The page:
We’ve had two sessions of the sibling study at the Kennedy Kreiger Institute. Each one is a grueling seven hour assessment, and both times we’ve had to split the session over two visits. The first evaluation found him to be developmentally on target, but with joint attention problems. Joint attention is where a caregiver shows something to the child, and he or she acknowledges this and responds accordingly. Joint attention deficits are considered to be the first indicator of autism. Cubby had some joint attention, but hadn’t mastered it. We went to work on this, and by the time his second evaluation had taken place, he had age appropriate joint attention.

We aren’t allowed to breathe a sigh of relief though, because this time around they found problems with his social communication, something that had been one of his strengths at the first visit. At age 16 months he knows and uses many words, he is developmentally ahead, even putting words together, but there is something about his use of words that is slightly off, or atypical, to use the word which frequently describes our children.  I’m working on his pragmatic skills, and teaching him some basic sign language, which enables both sides of the brain to be engaged in communication.  Perhaps we can get him back on track with this too.  Or maybe there will inevitably be another sign emerge, and then another.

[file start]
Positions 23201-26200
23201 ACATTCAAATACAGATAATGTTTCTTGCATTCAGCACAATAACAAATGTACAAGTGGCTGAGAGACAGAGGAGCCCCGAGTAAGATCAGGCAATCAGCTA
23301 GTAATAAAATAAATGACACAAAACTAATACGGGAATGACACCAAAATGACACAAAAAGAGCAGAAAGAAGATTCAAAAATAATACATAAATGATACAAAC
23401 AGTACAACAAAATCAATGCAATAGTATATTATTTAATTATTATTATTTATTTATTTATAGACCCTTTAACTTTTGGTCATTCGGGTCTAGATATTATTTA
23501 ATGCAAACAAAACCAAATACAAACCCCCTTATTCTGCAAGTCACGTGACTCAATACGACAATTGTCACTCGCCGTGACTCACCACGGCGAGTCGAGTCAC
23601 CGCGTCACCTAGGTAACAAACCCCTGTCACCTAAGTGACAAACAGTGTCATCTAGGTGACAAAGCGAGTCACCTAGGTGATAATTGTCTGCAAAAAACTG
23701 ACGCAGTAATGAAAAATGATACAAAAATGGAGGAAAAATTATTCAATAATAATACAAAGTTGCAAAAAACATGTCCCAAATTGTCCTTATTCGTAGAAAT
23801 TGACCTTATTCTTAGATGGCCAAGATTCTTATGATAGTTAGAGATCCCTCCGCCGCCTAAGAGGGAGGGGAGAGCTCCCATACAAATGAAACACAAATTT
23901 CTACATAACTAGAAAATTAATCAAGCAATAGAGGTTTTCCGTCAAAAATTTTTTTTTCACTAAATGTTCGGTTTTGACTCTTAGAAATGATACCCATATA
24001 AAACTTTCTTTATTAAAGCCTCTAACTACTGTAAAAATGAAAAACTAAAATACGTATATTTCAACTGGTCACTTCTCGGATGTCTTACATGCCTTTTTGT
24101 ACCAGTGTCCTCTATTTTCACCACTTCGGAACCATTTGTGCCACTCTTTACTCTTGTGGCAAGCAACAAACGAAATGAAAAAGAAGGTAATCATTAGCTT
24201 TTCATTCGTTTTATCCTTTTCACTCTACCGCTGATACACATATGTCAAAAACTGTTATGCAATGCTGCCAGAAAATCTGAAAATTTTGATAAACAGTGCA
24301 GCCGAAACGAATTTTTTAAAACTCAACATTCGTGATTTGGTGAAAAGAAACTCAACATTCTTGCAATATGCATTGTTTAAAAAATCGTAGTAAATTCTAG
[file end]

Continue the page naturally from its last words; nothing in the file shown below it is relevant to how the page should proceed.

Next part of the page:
Only time will tell.

For the moment, he makes great eye contact, shares his interests and imitates in play. Our local Early Intervention services will only provide therapy if he has a significant developmental delay, or has a formal diagnosis. Saying that I think he could be spectrummy just isn’t going to do it!

The A-word isn’t so scary the second time around, but that doesn’t stop me worrying about my baby boy. This time we know what challenges may be ahead, and how hard it is going to be to meet them, with our increasingly limited resources.

In January we’ve got our appointments for his assessments, perhaps by then things will be more evident. Until then, he just doesn’t fit into a cubbyhole, he can’t be categorized. He just is who he is, and we love him for it.